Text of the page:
Take a peek above and you will see the many redheads characters recasted. We believe it is a sign of the times and a powerful (and positive) step closer to true inclusivity.
When a cartoon, comic, or otherwise animated work moves from animation/drawing to live action, there are decisions made about how the characters will be portrayed. Some characters aren’t drawn in a way that translates to real-life people, while others may change in appearance to fit a certain look.
One huge point that comes up whenever a piece of work is made live-action is the so-called “recasting of redheads”. Often redheads are recast with actors who are Black, Indigenous, or People of Color (BIPOC).
As redheads, we’re familiar with feeling underrepresented, and we aren’t the only ones. White characters have dominated film and television since the beginning of time, and only in the last decade or so have we really seen diversity starting to creep into entertainment (thankfully). An article from libertainism.org called “Where Have All The Disney Redheads Gone” explains that giving a character red hair was a way to feel inclusive, while now in 2023, black skin functions as a more “effective external signifier”.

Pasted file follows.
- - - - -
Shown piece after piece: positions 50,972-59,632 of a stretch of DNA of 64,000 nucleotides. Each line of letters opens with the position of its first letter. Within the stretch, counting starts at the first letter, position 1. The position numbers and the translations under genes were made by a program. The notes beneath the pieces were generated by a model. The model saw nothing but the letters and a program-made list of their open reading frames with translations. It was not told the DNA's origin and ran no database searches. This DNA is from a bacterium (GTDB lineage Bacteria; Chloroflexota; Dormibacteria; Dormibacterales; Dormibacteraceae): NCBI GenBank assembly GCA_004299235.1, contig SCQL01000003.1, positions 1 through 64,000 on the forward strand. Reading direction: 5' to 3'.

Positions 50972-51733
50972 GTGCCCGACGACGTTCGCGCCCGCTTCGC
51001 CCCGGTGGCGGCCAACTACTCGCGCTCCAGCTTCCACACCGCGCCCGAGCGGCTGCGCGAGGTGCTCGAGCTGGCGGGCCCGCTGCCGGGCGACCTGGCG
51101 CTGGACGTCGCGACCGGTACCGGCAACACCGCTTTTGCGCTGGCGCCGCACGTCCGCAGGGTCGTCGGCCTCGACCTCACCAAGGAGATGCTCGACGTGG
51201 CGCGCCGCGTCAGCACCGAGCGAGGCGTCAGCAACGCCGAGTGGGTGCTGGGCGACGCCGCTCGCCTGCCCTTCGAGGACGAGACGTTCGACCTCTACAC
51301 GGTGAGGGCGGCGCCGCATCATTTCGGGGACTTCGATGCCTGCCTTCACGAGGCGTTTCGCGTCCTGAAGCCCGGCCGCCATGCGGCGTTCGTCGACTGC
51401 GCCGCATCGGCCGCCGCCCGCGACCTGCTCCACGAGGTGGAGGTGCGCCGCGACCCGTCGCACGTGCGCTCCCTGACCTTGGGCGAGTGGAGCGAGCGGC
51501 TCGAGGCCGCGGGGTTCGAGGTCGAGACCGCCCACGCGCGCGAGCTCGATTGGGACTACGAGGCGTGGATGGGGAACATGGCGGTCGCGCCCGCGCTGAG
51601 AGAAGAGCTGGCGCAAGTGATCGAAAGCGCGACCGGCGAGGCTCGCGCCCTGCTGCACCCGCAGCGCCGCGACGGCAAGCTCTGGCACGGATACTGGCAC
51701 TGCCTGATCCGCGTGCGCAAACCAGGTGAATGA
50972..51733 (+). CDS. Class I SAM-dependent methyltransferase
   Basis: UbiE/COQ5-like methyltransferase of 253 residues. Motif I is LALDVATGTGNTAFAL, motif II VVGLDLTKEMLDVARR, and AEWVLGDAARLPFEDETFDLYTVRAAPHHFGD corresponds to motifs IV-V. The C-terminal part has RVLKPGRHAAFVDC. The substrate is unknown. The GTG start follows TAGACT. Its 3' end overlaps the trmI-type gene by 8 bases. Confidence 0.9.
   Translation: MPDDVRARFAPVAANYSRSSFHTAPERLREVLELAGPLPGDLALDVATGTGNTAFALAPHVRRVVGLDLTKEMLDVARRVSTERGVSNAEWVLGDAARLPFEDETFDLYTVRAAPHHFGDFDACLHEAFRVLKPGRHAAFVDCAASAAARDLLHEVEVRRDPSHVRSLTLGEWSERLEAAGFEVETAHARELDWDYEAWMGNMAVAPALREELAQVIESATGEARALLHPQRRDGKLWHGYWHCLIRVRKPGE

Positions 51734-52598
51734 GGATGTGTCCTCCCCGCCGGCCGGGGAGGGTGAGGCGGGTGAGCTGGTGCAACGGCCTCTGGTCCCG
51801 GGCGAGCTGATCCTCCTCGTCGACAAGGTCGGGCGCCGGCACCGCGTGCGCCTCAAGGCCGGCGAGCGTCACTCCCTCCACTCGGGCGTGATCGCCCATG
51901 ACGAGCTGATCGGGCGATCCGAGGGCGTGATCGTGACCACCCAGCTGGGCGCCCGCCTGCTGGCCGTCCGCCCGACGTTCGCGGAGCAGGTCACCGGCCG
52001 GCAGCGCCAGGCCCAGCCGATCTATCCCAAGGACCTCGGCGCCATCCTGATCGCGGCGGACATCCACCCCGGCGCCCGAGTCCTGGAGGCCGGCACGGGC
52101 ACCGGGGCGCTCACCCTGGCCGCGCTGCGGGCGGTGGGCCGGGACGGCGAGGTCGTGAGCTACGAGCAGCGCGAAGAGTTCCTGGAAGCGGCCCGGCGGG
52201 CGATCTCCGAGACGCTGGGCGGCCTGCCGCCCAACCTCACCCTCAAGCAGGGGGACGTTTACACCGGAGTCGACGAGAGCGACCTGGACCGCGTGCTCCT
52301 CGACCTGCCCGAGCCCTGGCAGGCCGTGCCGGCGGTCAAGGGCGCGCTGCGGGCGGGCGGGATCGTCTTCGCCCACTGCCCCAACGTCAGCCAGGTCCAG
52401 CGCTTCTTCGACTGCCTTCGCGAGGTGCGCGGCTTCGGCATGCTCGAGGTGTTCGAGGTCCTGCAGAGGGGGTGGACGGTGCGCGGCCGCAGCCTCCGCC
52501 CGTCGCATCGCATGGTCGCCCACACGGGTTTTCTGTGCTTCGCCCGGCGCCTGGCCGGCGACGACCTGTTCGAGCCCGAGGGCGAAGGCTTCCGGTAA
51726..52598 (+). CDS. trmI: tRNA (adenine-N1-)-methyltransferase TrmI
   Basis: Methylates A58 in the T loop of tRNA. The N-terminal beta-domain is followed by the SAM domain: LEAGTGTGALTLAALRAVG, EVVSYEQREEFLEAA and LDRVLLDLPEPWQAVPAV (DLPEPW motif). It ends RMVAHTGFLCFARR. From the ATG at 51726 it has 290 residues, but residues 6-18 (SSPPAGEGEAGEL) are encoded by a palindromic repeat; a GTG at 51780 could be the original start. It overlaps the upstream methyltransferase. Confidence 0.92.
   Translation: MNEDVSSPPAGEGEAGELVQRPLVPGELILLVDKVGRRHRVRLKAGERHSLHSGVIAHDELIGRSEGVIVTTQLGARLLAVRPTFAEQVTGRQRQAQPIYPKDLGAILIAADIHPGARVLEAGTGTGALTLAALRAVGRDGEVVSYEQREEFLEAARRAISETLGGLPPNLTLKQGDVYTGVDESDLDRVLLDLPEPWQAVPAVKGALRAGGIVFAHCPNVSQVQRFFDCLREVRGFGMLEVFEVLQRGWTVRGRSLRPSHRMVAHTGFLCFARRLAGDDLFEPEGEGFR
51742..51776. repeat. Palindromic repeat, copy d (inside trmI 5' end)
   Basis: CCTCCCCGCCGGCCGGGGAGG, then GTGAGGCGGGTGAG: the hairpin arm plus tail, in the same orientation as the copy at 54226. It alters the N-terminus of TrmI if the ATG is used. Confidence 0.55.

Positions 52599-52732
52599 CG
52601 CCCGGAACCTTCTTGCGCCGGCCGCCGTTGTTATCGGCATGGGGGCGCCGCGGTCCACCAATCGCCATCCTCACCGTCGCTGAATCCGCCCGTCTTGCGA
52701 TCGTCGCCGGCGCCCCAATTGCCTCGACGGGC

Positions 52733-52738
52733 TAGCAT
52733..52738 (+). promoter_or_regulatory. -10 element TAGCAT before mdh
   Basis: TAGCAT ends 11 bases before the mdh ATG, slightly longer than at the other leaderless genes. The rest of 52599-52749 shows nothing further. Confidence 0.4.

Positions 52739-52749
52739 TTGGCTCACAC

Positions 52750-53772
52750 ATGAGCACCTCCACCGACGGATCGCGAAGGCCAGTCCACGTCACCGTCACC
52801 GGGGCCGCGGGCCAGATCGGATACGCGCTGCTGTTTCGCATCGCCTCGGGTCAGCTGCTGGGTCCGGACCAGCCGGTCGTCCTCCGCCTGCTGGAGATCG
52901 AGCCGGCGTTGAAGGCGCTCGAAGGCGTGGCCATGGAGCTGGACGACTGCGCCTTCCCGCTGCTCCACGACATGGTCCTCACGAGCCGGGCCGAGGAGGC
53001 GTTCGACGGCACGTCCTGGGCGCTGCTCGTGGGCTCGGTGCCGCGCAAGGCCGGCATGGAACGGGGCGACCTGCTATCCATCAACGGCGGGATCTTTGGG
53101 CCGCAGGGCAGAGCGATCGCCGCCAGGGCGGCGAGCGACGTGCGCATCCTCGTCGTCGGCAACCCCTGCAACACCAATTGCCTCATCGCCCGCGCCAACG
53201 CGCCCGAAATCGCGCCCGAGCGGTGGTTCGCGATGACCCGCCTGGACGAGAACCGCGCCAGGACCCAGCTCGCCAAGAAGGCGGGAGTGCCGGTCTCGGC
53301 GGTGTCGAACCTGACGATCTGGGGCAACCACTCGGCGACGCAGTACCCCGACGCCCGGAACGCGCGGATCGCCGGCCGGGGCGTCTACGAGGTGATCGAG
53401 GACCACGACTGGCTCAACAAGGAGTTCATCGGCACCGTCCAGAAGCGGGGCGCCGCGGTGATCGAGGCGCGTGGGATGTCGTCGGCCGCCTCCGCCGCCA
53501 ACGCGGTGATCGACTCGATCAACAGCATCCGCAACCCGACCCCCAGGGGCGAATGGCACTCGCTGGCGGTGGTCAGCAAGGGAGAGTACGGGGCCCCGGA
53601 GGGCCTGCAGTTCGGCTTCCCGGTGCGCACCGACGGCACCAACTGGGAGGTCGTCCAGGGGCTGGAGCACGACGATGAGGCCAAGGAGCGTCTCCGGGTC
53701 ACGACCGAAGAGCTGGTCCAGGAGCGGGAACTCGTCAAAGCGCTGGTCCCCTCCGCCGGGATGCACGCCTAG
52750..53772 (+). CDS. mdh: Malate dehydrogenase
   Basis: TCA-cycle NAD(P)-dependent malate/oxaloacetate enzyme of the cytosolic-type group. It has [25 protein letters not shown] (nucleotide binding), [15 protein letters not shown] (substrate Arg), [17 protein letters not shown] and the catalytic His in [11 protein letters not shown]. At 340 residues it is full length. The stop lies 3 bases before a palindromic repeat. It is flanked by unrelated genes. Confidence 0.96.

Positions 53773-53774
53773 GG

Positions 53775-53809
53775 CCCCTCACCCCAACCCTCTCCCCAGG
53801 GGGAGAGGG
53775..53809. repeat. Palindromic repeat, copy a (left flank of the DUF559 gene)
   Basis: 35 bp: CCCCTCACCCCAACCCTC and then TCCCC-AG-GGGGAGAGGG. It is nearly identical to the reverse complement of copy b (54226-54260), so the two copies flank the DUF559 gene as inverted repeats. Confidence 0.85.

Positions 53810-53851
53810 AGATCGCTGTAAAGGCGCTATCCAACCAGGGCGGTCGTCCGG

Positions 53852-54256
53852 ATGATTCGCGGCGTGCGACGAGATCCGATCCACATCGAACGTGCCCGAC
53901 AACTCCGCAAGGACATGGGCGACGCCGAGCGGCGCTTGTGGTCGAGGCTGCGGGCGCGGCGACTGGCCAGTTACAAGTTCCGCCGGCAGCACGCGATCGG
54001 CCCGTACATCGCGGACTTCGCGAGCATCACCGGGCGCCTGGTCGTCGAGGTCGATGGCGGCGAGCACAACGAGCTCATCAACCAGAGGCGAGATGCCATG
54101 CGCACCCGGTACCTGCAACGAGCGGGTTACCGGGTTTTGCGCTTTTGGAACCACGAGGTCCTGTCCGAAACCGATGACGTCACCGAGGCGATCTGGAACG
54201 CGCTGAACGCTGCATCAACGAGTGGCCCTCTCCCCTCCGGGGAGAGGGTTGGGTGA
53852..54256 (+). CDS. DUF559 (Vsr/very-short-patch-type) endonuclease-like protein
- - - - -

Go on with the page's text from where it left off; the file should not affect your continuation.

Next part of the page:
“When Sony Pictures released a new film version of Annie in 2014, replacing the redheaded Annie of the 1920s with Quvenzhané Wallis, it was simply a realistic reflection of the changing cultural and racial mores of America in the intervening century,” libertainism.org explains. The article’s synopsis is: “The recasting of redheads is simply a ‘Reasonable Artistic Decision’.
In a recent Reddit thread, someone asked the r/Redhair community how they feel about this. Take a peek at some of their comments:
Overwhelmingly, redheads are talking on Reddit about disliking how and why redheads are recasted. Many feel “disappointed” to see redhead characters they loved and related to as a child be recast, but at the same time, they understand that representation is important.
Most of the other commenters on the post also express some annoyance or frustration feeling like redheads are being erased from these roles. Others point out that it’s disrespectful to both redheads and the BIPOC communities. Many people seem disappointed but also have some sort of understanding of why this happens, and some even point out that most actors portraying redheads in movies and TV aren’t real redheads anyway — so, why does it matter?
This issue is one that probably won’t be going away anytime soon, but hopefully, there can be some sort of compromise where everyone gets the representation they deserve. In the meantime, we will sit back and enjoy watching many redhead characters transformed into a more mainstream, inclusive version. We believe change is good and the best advice we can give redheads is — keep rockin’ your red hair and love who you are. Then, maybe you will be the true redhead representation we all need. It’s important to lead by example and be open to change. We’ll leave with one of our favorite quotes, “The only way that we can grow is if we change. The only way that we can change is if we learn. The only way we can learn is if we are exposed. And the only way that we can become exposed is if we throw ourselves out into the open.” ― C. JoyBell C.
Rock it like a Redhead!